them with access to better employment opportunities. There is also a severe shortage of
childcare in San Francisco and this undermines many women's ability to move forward or at
least stabilize financially. In addition to a women's issue it is a basic social investment in the
future. I supported Prop C in June 2018 and want to create partnerships with CCSF
providing a pipeline for childcare workers. As a mother and grandmother, I will never
understand why the workers that take care of what is most precious are the most poorly paid.
BLACK & BROWN MEN: An emerging problem across the country is the waning of men in general in higher education. This cuts across all races and all higher education. it is a
particular problem for black and brown men who have an even lower rate of participation in
higher education. We need to outreach and develop support to counter the isdea that higer
education s not for them.
10. How will you increase quality child-care at ALL campuses?
Yes!!!!! See answer to question #9.
11. How will you create more campus work opportunities for students? What is your position on
having the college provide health insurance for students?
We start student workers the prevailing San Francisco minimum wage although we could use
the lower state minimum wage. We have a commitment to students and social justice,
therefore, paying the state wage would not satisfy either goal. To the extent the budget allows I
am all for creating more student jobs.
Every student is already eligible for health care through Healthy San Francisco, if they are not
covered by their parents insurance as a dependant. I'm in favor of a national single payer plan,
which would also solve the problem of health coverage for students.
12. How will you work to counter and prevent profiling and police harassment on campus? What is
your position on police firearms on campus?
Currently our campus police do not carry firearms and I want to see it remain that way. One of
the issues for our staff is that carrying guns also equals a higher pay step. One way we can deal
with this gap is to make training in de-escalation equal the same step increase. Our
accountability and reporting requirements already make it difficult to create secret profiling
and police harassment.
13. What is your position on allowing noncitizens the right to vote in College Board and School Board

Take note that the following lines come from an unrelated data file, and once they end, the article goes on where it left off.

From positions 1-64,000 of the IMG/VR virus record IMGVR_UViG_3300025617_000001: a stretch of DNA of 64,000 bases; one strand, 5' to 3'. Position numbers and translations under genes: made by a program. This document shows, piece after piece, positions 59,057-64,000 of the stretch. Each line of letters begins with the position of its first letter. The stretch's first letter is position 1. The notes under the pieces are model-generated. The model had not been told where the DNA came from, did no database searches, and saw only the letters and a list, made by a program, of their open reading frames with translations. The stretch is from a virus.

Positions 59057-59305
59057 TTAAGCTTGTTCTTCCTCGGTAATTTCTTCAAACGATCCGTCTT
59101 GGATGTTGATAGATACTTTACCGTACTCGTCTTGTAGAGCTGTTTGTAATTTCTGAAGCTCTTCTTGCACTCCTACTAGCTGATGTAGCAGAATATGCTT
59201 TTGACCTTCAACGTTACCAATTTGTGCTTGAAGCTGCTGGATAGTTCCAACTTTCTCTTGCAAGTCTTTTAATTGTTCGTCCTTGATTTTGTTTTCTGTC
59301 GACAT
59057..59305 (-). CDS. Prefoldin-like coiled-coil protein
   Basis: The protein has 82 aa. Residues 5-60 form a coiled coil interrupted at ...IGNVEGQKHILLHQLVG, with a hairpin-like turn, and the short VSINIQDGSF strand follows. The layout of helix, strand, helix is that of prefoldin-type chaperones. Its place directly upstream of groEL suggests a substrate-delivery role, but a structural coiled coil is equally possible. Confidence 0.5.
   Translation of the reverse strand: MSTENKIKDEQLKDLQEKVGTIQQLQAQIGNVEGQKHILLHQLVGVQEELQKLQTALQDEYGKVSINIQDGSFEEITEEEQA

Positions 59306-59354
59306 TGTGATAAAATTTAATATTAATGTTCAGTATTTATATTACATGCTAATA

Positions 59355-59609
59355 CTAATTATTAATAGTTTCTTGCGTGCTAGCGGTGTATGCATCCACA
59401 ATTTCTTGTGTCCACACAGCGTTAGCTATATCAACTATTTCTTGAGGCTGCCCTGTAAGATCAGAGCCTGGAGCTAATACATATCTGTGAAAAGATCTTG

I think it is a great idea and should have been included in Measure E in 2016. No one, however
foresaw the damage that would be wrought on legal immigrants as well as undocumented and
how that would affect
14. What is your position on giving the student trustee full Board Membership and voice?
It doesn't really matter what my position is on this issue because the student trustee vote is
governed by the California Education Code. We have directed our Counsel to determine what
voting rights can be construed and how, if any, other Community Colleges are handling the
student trustee vote. In the event we can offer increased participation without violating the CA
Ed. Code, we will.
15. What are your views of transportation and pedestrian safety to, from and around City College
campuses? What, if anything, would you change, and how would you go about making those changes?
We are developing plans now for that now through our Facilities Management Planning and
because of neighboring developments impact on transportation. First, we need to coordinate
our transit-rich locations to make public transit it as convenient as possible and definitely
more convenient than driving. We can start with coordinating discounted transit passes for
employees and free passes for full-time students. Also, convenient transit stops around
campus and possibly a shuttle or tunnel from BART. We can also encourage our faculty and
staff to lead the way by not driving. Designated covered bike parking in priority parking spots,
and even promotions and raffles work. My day job is teaching at SFSU and I can see how the
activities around Bike-to-Work day have slowly but surely influenced the campus to provide
better bike facilities including a bike barn for repairs. We will still need a garage and I
authored a resolution calling for a flexible and green garage to encourage car shares, house
covered bike parking and convertible to other uses as car commuting wanes
16. What is your position of recruiting for the military on campus?
No military recruiting ever, thank you!
17. What criteria will you use in deciding whether new cell phone antennas will be installed on top of
City College buildings?
I believe this was an issue in the 2000's, but so far it has not reared its ugly head. Before I was
on the board my fellow board member introduced a resolution requiring a number of
administrative steps to solicit as much expert and public input as possible through a hearing
process. I agree with this position and that is what I will enforce.
18. Please describe how you make your political decisions. What is the main basis for your decision
making (e.g., consultation with your constituents, political consultants, colleagues, unions,
businesses, donors, or your gut feelings)?
I try to make evidence-based decisions with the end goal of social justice for the entire college
community in mind. I consult with my colleagues on the board as well as stakeholders in any